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The Boylen Point: Hurricanes timed to return to NHL playoffs

Eric Staal and the Carolina Hurricanes finished 11th in the Eastern Conference last season. (Photo by Kevin C. Cox/Getty Images)

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Eric Staal and the Carolina Hurricanes finished 11th in the Eastern Conference last season. (Photo by Kevin C. Cox/Getty Images)

Take your eyes off the NHL regular season or even the off-season for a split-second and there’s always at least one franchise that surprises you.

Last season, I’m sure there were more than a few people who thought Vancouver would be a strong team, but how many predicted a record season for the franchise? And how many foresaw a Henrik Sedin Hart Trophy?

Of course, Colorado was another radical surprise, led by the non-descriptive goaltending of Craig Anderson and out-of-the-blue performances by players such as Chris Stewart, who will be featured along with Los Angeles’ Wayne Simmonds in the next issue of THN. These revelations catch us off guard all year round: spring, fall and Stanley Cup playoffs.

It’s impossible to flawlessly predict all of next season’s surprises and only with a dash of luck will your boldest of bold come to fruition. However, I believe as far as “bold” picks go, the Carolina Hurricanes might be the safest route to take.

And then one day you find, 10 years have got behind you, no one told you when to run, you missed the starting gun. -Pink Floyd.

The Carolina Hurricanes were on the dark side of the moon through the first two months of the 2009-10 NHL season. A 2-7-3 October was followed by an even worse 3-10-2 November for an all-told 5-17-5 start to the season (including a 14-game losing streak) that followed an Eastern Conference final appearance. No matter how surprisingly bad of a start the Toronto Maple Leafs had after trading away their first round pick, their fans could at least take solace in the fact their historic logo wasn’t at the bottom of the conference standings.

The Canes got a little better with a 5-6-2 December, but it was in January coach Paul Maurice’s team stepped into line. From the start of 2010 through the Olympic break, the Canes were winning two games for every one loss and Cam Ward was back to his Conn Smythe-winning self.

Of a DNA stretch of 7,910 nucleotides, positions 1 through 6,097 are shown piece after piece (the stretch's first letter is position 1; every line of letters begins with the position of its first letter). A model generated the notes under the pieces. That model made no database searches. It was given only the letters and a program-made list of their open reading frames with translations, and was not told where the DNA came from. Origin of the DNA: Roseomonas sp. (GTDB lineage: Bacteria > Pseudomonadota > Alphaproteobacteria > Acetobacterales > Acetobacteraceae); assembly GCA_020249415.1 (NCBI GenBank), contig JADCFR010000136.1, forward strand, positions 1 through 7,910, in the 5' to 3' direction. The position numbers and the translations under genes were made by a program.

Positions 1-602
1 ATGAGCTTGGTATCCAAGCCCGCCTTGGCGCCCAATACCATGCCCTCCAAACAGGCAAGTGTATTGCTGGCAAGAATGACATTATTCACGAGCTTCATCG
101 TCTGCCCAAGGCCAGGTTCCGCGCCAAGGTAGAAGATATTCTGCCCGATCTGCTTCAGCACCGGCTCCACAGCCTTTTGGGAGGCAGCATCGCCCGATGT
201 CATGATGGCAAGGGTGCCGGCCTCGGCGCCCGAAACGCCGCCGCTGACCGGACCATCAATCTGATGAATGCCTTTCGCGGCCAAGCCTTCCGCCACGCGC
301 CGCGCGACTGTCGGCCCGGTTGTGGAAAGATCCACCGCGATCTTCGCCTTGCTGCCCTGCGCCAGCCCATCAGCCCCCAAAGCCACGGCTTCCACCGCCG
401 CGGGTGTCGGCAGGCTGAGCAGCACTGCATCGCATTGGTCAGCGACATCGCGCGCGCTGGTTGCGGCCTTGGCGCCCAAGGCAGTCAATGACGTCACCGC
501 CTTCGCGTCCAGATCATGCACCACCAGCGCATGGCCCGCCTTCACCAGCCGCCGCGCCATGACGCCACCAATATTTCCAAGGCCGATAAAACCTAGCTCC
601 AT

Impossible as it was, the Canes saw themselves getting back into the playoff race, even though the effort was futile. Cam Ward even went down with an injury for most of February and March and the team still clicked along at a 2-for-1 win to loss ratio with Justin Peters and Manny Legace in goal.

In the end, Carolina missed the post-season by only eight points, despite being afterthoughts from October on.

And not many are giving them a chance again this season. When THN staffers sat down to discuss, debate and argue our standings predictions for the Yearbook there were dissenting opinions surrounding the Canes. Personally, I had them ranked seventh, a couple others had them nibbling on the post-season door, while still others were ready to write them off completely.

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Take one look at the roster and you can understand why. Outside of Staal and Ward, there aren’t many recognizeable names. But that’s the way this team has always been, especially on defense.

When they drafted themselves a sought-after blueliner in Jack Johnson, they later traded him to Los Angeles along with Oleg Tverdovsky for bit pieces Tim Gleason and Eric Belanger. Fast-forward four years and Gleason was on the American Olympic squad.

This off-season, in adding Joe Corvo to the roster for the second time and bringing back Anton Babchuk from the Kontinental League after a contract scuffle last year, the Canes have made two under the radar upgrades to their nameless D-corps. Not to mention the acquisition of blue-chip prospect Bobby Sanguinetti to strengthen this area in the future.

These are the subtle little moves GM Jim Rutherford consistently makes to this team to tweak here and there and get them back on the winning track. It’s why, in the 12 seasons Carolina has had a franchise, they’ve missed the playoffs seven times, but also have three conference final appearances, two Stanley Cup showdowns and one championship. Each year they’ve missed the playoffs, the Hurricanes have bounced back with a better year. 

Kind of like a metronome.

While vets Rod Brind’Amour and Ray Whitney left town, their time was running short last season and kids such as Drayson Bowman and Zach Boychuk will finally move up. And don’t expect them to be slow learners, because we’ve seen from other teams that time spent in the American League certainly helps the transition to NHL life.

The Hurricanes will be back and worth tracking next season. They won’t fall victim to another horrendous losing streak and in a division like the Southeast where every team outside D.C. has major holes, the well-rounded Canes should gain some important points.

Here comes Carolina: Racing around to come up behind you again.

Rory Boylen is TheHockeyNews.com's web editor. His blog appears regularly and his column, The Boylen Point,  appears Tuesdays on THN.com.

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